Today the WW2 Spitfire pilot Joy Lofthouse has died and tributes are being paid from all over the country and beyond. This is my personal eulogy to a spirited lady who has touched me so profoundly that it has changed the way I look at life.
I will not write about her achievements - great as they were - as one of only 164 female pilots to have flown the Spitfire as a member of the Air Transport Auxiliary. Plenty of newspapers have published articles listing the flying feats, the bravado and the inspirational national treasure that the 94 year old veteran had become.
Rather, I would like to share Joy's humanity, her joy for life in its mundane form as an ordinary woman, as an extraordinary human-being.
I only met Joy once a few years ago at a gala dinner honouring Spitfire pilots held at the RAF Club in London. I was thrilled to find myself sitting next to her at the table (thanks to my friend who was one of the organisers of the evening). As a female pilot of the twenty first century, I am a long way from what it must have been like for Joy to do her job over 70 years ago. But sadly, women still struggle in aviation today and unlike the medical or legal professions to name a few, we are by far in the minority with great battles yet to win.
While some male pilots took to the microphone and talked about their experiences of WW2 and the brave and daring flights into German airspace, we chatted like two ordinary women about our joys and struggles in life. We shared our passion for flying and our experiences as mothers. We laughed about the way flight engineers can be sceptical about any technical entries female pilots make in the log-book, often dismissing them as "it must be because you are a girl and therefore don't know how it works". We exchanged how others view us - sometimes as daredevils sometimes just as devils. I wanted to soak up all I could. I couldn't get enough of Joy.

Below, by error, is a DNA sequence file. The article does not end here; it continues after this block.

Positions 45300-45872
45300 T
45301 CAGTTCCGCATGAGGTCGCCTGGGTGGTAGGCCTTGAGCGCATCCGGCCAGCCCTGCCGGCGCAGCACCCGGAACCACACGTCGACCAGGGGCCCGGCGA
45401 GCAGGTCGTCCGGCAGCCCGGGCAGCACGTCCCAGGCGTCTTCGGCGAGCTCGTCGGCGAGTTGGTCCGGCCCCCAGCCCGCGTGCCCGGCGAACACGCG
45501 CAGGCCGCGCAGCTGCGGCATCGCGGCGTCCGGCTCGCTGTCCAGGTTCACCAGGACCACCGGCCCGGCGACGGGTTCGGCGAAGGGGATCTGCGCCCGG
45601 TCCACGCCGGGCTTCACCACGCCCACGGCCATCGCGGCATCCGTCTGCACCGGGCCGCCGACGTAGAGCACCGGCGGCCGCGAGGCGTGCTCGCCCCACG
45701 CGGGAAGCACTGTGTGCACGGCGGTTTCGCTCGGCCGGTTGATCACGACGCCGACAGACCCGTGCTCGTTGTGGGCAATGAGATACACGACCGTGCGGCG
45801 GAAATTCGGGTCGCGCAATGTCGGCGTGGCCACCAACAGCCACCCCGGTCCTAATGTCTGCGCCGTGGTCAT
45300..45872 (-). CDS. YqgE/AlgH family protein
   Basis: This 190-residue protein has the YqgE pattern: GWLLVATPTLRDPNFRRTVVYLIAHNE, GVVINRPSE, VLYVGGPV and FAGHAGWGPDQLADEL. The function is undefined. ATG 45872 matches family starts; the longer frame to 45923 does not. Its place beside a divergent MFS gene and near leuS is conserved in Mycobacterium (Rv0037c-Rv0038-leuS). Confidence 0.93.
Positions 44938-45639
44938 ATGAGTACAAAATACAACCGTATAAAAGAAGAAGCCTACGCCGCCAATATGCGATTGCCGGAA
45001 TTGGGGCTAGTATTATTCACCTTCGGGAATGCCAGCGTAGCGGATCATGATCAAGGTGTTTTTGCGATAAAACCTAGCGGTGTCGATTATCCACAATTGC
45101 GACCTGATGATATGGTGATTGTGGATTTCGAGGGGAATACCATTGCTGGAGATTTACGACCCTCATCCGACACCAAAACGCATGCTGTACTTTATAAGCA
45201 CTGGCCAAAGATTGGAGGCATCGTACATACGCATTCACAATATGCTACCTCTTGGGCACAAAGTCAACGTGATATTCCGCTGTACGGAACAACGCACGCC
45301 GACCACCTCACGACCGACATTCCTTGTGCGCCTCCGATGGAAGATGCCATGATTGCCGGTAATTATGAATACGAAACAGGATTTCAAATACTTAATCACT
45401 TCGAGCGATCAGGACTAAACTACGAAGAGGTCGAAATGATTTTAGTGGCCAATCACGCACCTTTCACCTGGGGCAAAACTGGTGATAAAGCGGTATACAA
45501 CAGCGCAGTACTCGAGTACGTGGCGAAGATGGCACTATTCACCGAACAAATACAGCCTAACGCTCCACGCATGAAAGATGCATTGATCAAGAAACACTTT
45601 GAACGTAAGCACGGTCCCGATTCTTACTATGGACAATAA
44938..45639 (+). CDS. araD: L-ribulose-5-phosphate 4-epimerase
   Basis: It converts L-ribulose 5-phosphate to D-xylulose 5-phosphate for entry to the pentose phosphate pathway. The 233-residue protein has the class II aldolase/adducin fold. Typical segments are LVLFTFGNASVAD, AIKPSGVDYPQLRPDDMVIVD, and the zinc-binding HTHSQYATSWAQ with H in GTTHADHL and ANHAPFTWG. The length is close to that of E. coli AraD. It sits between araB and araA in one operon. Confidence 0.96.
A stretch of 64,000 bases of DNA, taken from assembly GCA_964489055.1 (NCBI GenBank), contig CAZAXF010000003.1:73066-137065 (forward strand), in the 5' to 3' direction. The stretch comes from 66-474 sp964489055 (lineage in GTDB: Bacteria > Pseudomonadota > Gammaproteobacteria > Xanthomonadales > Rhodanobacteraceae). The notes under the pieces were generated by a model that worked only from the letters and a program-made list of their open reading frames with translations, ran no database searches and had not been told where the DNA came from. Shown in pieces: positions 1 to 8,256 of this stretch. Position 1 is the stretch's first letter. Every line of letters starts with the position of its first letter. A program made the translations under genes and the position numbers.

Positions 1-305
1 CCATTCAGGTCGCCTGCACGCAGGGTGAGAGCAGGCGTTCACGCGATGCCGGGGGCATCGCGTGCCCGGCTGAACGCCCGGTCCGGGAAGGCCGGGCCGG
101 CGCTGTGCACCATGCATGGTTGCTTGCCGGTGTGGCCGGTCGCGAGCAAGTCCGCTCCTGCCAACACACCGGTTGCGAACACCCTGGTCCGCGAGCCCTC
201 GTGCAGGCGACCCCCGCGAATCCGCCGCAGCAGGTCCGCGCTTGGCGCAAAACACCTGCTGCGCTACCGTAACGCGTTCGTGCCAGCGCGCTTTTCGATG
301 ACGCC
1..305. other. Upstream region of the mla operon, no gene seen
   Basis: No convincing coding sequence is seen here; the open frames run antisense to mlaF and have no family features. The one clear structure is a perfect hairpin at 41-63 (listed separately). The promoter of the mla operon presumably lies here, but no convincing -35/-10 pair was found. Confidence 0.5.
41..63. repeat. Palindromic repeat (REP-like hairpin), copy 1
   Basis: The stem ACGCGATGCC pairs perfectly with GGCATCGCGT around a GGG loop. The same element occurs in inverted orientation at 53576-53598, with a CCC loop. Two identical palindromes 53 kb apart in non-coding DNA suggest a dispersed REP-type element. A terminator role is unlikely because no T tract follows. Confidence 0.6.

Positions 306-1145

She was so extraordinary in her ordinary, down-to-earth way!
At some point I asked her what she did after the war. How she went about life after being a hero. I had been "grounded" after my second child was born and was finding it difficult to accept my "flightless" life that revolved around childcare and playing House. I needed advice from someone who could understand my frustration. Her mouth drew a smile and her skin that resembled an old riverbed with lines caused by the erosion of life, spread close to the sides of her face. She told me that her daily life after the war was about making butter, jams and bread, looking after her children, her husband, their home...
"Life threw a new challenge my way. I never flew after the war. And that was that."
There was such serenity in her statement. Such peace. As if that really was the challenge. And of course, it was. That is how Joy looked at life: a variety of challenges of different intensity to be taken on with ease, grace and joy.
I admire and feel empowered by various men and women for their different qualities, but I am grateful to Joy and the immense impact she had on me. I strive to look at life the way she did.
Here is to a spirited lady: Joy Lofthouse!